*. It’s a curious film, but in a good way: both very serious and very silly. Perhaps more by accident than by design I think it might last.

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The Hunger (1983)

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*. There has long been a critical consensus on The Hunger. In brief, that it is all style and no substance.
*. I don’t see any reason to challenge that view. Tony Scott got a lot of flack for being a director of commercials and music videos who just transferred this sensibility to the big screen. On the DVD commentary he does nothing to shy away from the charge, frankly admitting that the look of the film was very much of a piece with the world he was coming from. “I brought the commercial world to the world of movies,” he says, though he also points out that this was not an original development since his brother Ridley, Alan Parker, and Hugh Hudson had all followed the same career trajectory and been doing work in the same vein.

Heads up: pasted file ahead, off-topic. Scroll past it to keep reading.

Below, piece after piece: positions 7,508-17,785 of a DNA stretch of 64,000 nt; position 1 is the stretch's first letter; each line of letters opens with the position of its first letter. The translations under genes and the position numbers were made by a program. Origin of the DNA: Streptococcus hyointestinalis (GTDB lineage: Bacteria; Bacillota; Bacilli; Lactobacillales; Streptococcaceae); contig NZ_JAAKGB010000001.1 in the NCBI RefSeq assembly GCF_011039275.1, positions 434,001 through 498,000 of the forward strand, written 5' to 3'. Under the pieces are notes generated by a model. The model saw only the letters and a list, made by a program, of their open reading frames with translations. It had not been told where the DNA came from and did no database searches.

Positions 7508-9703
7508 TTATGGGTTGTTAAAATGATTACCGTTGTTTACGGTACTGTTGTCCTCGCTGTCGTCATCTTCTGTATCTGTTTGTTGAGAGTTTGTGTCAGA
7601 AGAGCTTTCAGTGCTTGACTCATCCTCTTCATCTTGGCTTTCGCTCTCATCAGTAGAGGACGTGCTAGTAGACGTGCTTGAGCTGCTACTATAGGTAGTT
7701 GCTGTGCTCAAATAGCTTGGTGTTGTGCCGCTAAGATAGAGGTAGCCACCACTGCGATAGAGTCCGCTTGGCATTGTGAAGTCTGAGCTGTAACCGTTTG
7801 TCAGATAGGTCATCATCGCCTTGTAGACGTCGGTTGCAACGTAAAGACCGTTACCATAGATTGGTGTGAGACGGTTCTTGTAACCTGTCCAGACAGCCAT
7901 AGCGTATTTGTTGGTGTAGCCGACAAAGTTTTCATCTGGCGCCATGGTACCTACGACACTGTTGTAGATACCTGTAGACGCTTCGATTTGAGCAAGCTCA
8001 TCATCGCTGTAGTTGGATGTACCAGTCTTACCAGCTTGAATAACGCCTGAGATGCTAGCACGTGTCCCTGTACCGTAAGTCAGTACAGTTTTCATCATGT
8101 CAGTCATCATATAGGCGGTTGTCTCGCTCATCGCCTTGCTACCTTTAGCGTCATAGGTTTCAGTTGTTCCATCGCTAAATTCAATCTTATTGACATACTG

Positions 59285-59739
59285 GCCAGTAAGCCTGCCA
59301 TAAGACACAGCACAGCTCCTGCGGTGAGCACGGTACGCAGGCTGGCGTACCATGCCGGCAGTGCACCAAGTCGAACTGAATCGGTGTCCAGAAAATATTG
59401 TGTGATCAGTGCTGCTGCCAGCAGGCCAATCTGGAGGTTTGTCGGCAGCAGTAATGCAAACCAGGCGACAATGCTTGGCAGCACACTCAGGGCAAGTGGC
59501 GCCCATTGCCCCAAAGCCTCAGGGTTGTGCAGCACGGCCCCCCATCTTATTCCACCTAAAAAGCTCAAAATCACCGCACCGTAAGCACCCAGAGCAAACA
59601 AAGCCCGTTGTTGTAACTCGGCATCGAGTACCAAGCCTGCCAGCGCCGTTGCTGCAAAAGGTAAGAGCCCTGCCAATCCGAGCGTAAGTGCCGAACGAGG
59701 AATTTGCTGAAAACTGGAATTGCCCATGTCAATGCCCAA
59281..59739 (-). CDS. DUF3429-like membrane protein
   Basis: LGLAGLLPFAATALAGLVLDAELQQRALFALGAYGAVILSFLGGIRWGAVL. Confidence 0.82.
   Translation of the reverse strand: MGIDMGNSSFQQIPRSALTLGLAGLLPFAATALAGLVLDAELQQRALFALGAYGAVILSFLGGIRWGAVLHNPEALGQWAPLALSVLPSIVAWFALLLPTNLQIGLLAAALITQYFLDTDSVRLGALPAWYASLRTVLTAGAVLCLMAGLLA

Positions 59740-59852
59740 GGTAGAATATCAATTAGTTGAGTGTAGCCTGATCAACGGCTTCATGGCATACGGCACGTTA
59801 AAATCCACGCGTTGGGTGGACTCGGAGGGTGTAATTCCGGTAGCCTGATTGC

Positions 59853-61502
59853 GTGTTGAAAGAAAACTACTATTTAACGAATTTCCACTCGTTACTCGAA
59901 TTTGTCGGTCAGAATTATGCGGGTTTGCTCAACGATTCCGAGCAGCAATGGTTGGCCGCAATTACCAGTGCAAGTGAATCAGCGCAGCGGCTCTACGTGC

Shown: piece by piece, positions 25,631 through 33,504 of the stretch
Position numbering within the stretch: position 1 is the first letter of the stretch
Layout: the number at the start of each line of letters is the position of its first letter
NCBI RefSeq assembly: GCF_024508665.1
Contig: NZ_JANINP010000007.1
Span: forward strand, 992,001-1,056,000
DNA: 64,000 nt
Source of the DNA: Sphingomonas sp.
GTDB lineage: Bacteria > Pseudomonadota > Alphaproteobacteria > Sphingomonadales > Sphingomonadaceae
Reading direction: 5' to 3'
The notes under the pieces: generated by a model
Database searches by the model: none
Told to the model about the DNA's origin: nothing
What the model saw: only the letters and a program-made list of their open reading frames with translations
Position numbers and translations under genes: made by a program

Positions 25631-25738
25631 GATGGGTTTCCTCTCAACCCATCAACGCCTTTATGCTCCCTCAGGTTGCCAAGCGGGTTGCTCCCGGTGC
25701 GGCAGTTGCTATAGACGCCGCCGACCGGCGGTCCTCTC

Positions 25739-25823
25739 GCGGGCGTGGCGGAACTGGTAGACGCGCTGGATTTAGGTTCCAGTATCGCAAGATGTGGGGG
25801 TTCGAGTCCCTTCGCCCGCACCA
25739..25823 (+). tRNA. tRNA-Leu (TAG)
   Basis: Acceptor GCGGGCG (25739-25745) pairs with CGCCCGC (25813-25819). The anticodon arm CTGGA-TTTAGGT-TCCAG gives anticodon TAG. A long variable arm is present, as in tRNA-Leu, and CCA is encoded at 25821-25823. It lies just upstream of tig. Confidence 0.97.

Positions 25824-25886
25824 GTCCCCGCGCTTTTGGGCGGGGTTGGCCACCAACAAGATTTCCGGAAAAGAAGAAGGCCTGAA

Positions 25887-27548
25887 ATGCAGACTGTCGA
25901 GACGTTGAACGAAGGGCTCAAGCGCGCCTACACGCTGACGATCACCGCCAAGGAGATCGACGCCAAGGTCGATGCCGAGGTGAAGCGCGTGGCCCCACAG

*. As far as criticism of the look of the film itself went, Scott is equally at ease. He remarks how critics slammed The Hunger as “artsy, esoteric, and self-indulgent,” and that they were right. He only adds in his defence that it is “still an interesting film.”
*. Well. Sort of interesting. But not interesting enough, at least in my book.
*. A couple of shots of drapes blowing slowly in the otherwise still air would not have been too much. Or perhaps even five or six such shots. But once Scott got up to a dozen it was probably time to start cutting back. And after two dozen . . .
*. I can understand the darkness of the Blaylock’s mansion, seeing as they’re vampires. Though they’re never called vampires in the script and I’m not sure if they’re bothered much by sunlight (or crosses, or whatever). It’s also odd that they appear in mirrors when they’re otherwise not visible, which sort of inverts the usual vampire lore. But anyway, to get back to my point, I can understand their mansion being dark. But why does the medical center have the same dismal, bluish lighting as the disco? And why do so many people wear cool sunglasses at night, in dark buildings?